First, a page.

I’m a cat person. I’ve always had a cat and can’t image my home without one. My cat isn’t my pet, it’s a member of my family. I love coming home and having my boy run up to greet me, rubbing against my legs and looking up at me with his big wide eyes that say he missed me. No matter how difficult my day has been, I forget it all about it when I see his eager face.

And I’m not unique with how I feel. The majority of people with pets feel a close bond with them, like they are their children. We do tend to treat our “children” extremely well, often to the point of beyond spoiled. We pamper them, give in to their every whim and worry about them if we’ll be home late past their feed time. Our pets live in loving homes, coddled and cared for.

The benefits to our pets are obvious. But what about the benefits to us, especially as we age? Should we have a pet as we get older, especially if we are living alone?

The 6 reasons why having a pet improves our lives include:

Pets Help Reduce Feelings of Isolation and Loneliness

Animals provide us with a sense of being wanted and needed. We feel we are not alone when we are with them. Pets give us someone to talk to, especially when we are sad or stressed. We tell our pets things we wouldn’t tell anyone else. They provide us with feelings of trust and security that are often hard to find from others.

People with Pets Tend to Live Longer

Research shows overwhelming benefits to both our mental and physical health from having pets. For example, this study found that owning a cat may reduce your chances of having a heart attack by one-third! Having a pet encourages us to stay healthy so we are there for them.


Pet owners tend to visit their doctor regularly, take less medicine and recover quicker from illnesses.


This has the potential to reduce health care costs considerably.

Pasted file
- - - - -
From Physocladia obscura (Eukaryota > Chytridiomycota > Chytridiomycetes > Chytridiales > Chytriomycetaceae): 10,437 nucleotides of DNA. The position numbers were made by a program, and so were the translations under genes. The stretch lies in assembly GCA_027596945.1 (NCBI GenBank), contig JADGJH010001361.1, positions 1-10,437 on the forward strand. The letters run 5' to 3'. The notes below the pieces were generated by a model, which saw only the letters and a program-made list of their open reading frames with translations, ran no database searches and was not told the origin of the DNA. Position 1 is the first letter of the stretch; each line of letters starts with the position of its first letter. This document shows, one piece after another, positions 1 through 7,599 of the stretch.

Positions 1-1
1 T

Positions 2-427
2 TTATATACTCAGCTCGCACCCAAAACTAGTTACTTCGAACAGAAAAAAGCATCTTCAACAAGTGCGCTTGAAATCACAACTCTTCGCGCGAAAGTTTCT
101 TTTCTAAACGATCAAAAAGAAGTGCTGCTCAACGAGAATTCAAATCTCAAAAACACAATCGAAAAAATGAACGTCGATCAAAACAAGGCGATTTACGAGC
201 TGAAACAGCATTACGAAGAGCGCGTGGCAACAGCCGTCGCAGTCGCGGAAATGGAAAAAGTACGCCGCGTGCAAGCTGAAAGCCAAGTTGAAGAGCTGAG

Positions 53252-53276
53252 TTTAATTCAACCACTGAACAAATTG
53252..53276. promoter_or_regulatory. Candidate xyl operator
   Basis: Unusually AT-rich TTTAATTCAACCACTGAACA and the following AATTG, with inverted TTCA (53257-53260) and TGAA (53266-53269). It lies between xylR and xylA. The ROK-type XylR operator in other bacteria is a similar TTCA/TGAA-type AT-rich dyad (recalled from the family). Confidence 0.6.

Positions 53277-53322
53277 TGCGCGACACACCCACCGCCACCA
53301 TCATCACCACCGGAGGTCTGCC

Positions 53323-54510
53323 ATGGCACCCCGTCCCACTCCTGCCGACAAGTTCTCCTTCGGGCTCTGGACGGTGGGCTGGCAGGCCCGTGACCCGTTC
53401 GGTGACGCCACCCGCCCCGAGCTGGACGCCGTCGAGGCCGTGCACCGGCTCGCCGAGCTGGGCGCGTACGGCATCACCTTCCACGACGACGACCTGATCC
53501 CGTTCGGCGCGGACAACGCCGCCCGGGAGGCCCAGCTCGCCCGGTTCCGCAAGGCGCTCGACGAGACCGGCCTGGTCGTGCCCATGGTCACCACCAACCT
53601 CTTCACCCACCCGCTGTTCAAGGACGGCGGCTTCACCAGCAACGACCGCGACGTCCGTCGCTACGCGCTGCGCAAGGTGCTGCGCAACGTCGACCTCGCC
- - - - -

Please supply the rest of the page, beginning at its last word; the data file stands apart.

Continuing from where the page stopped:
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Pets Provide Stress Relief

Our physical contact with our pets is calming. Animals seem to sense our moods and provide comfort exactly when we need it. They help us manage stress by lowering our blood pressure and pulse rate from the hugging and stroking.


Hugging provides our bodies with oxytocin, a stress-reducing hormone that lowers blood pressure and heart rate.


And stroking an animal boosts our serotonin and dopamine levels, which also helps lower our blood pressure and heart rate.

Pets Give Us a Sense of Purpose

Animals help people, especially seniors, to focus on something other than their physical problems and any negativity about aging. Pets provide us with a daily routine, giving us something to nurture and care for. And this give our days structure and activities to do each day with feedings at set times, walks, brushings and playtimes. This helps give meaning to our days and a sense of accomplishment at the end of the day.

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Pets Improve Our Mental Health

Interacting with our pets them brightens up our lives. They give us something to look forward to, an easy means of entertainment as well as joy, happiness, and a sense of responsibility. All of this and the fact that we are able to care for them, as well as care for ourselves, helps us build our self-esteem and self-confidence.

Pets Reduce Depression by Providing Us with Unconditional Love

Many people prefer pets to friends, as we can be more open and honest with our pets since we don’t fear any repercussions or consequences flowing from our behavior. In addition to love, pets make us feel needed and wanted. They distract us from our daily challenges, putting us into a different reality, which reduces the depression from the tension and stress of our daily lives.

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It turns out that the benefits of having a pet are very positive for us as well as for our pets. With condos and apartments, not to mention the many retirement homes that are adopting a pet-friendly policy, there is no reason by we call can’t benefit from sharing our lives with a pet.

And for those that are unsure if a pet would work in your lives, you can always contact your local SPCA and inquire about short-term foster care. This will give you the experience of having a pet, as well as providing a much needed community service to those unfortunate pets that desperately need a loving home as they patiently wait for their “forever home.”

Do you have a cat or a dog? What do you love most about them? Please join the conversation and “like” and share this article to keep the discussion going!

Perley-Ann-FriedmanAbout Perley-Ann Friedman – The Happy Cat. I’m Canadian and now live on Koh Lanta, a small island in Thailand. The alternative lifestyle of island living is a great way to ease into retirement. At 61, I’m healthy, active and totally love cats. I’ve consciously chosen to be positive and continuously grow as I journey through life. You can see more of my writing at thehappycat.ca

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